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The editing of feature films is a small niche of the overall market for editing software, yet companies continue to highlight features edited with their software as a form of aspirational marketing to attract new users. Avid Technology has had plenty of competition since the start of the company, but the majority of mainstream feature films are still edited using Avid Media Composer software. Lightworks and Final Cut Pro “legacy” have their champions (soon to be joined by FCP X and Premiere Pro CC), but Media Composer has held the lead – at least in North America – as the preferred software for feature film editors.
Detractors of Avid like to characterize these film editors as luddites who are resistant to change. They like to suggest that the interface is stodgy and rigid and just not modern enough. I would suggest that change for change’s sake is not always…
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It’s time to talk about color correctors. In this post, I’ll compare Color, Resolve, SpeedGrade and Symphony. These are the popular desktop color correction systems in use today. Certainly there are other options, like Filmlight’s Baselight Editions plug-in, as well as other NLEs with their own powerful color correction tools, including Autodesk Smoke and Quantel Rio. Some of these fall outside of the budget range of small shops or don’t really provide a correction workflow. For the sake of simplicity, in this post I’ll stick with the four I see the most.
Although it started as a separate NLE product with dedicated hardware, today’s Symphony is really an add-on option to Media Composer. The main feature that differentiates Symphony from Media Composer in file-based workflows is an enhanced color correction toolset. Symphony used to be the “gold standard” for…
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If you want to be a good indie filmmaker, you have to understand some of the basic principles of telling interesting visual stories and driving the audience’s emotions. These six ideas transcend individual components of filmmaking, like cinematography or editing. Rather, they are concepts that every budding director should understand and weave into the entire structure of how a film is approached.
1. Get into the story quickly. Films are not books and don’t always need a lengthy backstory to establish characters and plot. Films are a journey and it’s best to get the characters on that road as soon as possible. Most scripts are structured as three-act plays, so with a typical 90-100 minute running time, you should be through act one at roughly one third of the way into the film. If not, you’ll lose the interest of the audience. If you are 20 minutes into the…
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In Conversation with Walter Murch
Kiran Ganti (KG): What is the definition and the characteristic of a transition?
Walter Murch (WM): At the basic level, a transition is simply the process of changing from some state A to another state, B. What we should examine carefully is the degree of change, and our awareness of it. Change is happening all the time, though we are not always conscious of it. But without change there is no perception. This is somewhat of a paradox. If you are staring constantly at a static object you would think that nothing is changing, but it turns out your eyeballs are constantly moving, though the movements are so tiny you are unaware of it. You might be stationary, the object you are staring at might be stationary, but your eyeballs are rapidly scanning the image in what are called microsaccades, at the rate of around sixty per second. It is this slight vibration the eyeballs are moving about 1/180th of a degree – that is keeping your perception alive, scrubbing the image across a slightly different set of rods and cones at the back of your eye. In a way it is kind of like the scanning electron gun in a video monitor. Fascinating experiments have been performed, neutralizing these microsaccades, and the result is that the vision of the subject quickly dims and then disappears entirely, even though his eyes are open and he is in a lighted room. At a very basic perceptual level, then, there has to be some kind of a transition, a change, for us to perceive the world at all.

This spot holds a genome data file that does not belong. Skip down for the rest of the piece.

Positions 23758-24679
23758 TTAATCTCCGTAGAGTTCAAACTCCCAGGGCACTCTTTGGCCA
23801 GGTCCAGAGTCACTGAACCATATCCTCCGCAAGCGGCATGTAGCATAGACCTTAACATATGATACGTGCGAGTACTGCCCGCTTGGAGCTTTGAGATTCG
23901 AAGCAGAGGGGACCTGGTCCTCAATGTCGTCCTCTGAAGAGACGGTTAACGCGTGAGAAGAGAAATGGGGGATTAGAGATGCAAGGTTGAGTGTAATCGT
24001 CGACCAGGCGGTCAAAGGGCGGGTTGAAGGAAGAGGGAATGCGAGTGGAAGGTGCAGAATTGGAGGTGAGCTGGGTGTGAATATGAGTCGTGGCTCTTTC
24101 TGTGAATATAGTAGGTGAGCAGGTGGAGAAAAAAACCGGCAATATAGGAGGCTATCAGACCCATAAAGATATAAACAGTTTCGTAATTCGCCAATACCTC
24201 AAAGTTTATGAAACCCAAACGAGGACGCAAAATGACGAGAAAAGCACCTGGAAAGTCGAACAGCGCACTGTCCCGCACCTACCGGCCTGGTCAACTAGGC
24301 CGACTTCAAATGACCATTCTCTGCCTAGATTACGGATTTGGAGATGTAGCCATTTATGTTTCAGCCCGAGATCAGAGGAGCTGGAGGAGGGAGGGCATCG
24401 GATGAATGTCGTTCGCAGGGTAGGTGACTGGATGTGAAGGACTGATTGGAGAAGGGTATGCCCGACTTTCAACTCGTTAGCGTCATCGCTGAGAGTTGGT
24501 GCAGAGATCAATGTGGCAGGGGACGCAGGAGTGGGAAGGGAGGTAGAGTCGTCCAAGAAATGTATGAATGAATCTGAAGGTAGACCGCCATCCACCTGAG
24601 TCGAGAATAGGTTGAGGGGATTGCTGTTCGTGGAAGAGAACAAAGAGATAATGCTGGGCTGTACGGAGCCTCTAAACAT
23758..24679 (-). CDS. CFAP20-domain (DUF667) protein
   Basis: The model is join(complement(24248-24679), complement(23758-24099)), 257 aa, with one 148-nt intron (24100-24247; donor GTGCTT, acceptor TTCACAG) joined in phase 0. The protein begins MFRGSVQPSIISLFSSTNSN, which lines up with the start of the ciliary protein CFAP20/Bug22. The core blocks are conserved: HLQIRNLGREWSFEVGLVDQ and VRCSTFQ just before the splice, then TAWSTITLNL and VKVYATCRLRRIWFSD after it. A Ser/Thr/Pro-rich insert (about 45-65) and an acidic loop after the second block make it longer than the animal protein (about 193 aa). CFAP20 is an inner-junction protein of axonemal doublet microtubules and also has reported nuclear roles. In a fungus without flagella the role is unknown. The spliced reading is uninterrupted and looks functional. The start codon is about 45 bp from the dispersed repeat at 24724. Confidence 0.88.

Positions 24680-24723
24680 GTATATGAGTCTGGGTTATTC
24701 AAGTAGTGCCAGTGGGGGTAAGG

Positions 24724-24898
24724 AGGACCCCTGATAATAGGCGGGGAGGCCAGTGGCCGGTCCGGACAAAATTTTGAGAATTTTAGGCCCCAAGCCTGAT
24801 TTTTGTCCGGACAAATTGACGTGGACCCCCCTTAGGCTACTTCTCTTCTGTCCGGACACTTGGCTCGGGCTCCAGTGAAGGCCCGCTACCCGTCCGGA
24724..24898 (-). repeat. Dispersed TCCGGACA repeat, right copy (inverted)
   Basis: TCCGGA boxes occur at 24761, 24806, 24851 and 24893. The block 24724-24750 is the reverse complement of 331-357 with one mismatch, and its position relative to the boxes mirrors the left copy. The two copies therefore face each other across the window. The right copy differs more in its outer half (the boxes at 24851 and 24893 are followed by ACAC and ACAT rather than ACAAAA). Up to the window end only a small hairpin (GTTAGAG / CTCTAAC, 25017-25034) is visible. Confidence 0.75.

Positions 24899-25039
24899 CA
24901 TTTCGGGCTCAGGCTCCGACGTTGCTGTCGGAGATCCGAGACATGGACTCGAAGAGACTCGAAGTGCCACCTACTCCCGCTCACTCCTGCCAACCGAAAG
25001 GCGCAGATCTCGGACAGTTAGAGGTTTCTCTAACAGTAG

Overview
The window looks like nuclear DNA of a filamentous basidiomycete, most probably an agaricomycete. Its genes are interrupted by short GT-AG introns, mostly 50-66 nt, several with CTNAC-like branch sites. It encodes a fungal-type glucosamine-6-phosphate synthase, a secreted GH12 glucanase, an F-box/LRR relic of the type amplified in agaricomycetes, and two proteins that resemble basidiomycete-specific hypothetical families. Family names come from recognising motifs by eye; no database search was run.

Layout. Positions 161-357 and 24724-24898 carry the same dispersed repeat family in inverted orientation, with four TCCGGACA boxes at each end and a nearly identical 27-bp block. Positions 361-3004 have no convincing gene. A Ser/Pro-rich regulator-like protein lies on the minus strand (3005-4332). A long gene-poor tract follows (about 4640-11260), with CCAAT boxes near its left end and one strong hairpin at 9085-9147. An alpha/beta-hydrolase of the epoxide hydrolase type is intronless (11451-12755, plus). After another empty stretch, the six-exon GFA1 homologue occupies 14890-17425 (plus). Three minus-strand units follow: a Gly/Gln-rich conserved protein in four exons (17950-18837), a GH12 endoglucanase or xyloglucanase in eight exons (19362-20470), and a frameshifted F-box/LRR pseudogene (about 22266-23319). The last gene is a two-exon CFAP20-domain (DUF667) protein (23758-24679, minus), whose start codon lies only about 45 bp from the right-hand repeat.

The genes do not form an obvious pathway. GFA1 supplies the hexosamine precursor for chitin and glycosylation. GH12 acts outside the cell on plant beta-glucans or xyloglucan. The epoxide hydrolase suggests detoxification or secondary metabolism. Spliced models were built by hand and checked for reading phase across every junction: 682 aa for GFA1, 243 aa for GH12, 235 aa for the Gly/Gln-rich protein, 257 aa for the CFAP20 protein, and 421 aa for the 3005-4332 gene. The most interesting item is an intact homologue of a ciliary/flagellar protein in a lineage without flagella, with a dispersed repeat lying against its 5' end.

1. In film terms, the smallest transition is the frame: this is the equivalent of the microsaccade that keeps vision alive, and we are unconscious of the shift as such from one frame to the next, though it is perceived by us as motion.
2. The next smallest transition is the cut between shots: this is the equivalent of a shift of attention of our eyes and we are intermittently conscious of this sometimes more sometimes less, depending on the nature of the cut.
3. And then a still bigger transition is the cut (or dissolve, or whatever) between one scene and another, and we are usually quite conscious of this. In fact it is the editors job to make sure that the audience is conscious of the transition from one scene to the next, otherwise there will be confusion.
4. Beyond that there are the major transitions between the Acts of a movie, but these are more difficult to qualify since cinema is unlike theatre: very rarely does a curtain fall in a movie! But we do occasionally get a sense of this end of act transition. For example, in The Godfather all the scene transitions up until Michael kills Solozzo and McCluskey have some action or story continuity. But after the double murder we get a somewhat abstract montage of various newspaper images, and the music changes from dramatic orchestral to tinkling piano, and it is by these means that the film is letting us know this is the end of Act I. Everything after these murders will be different.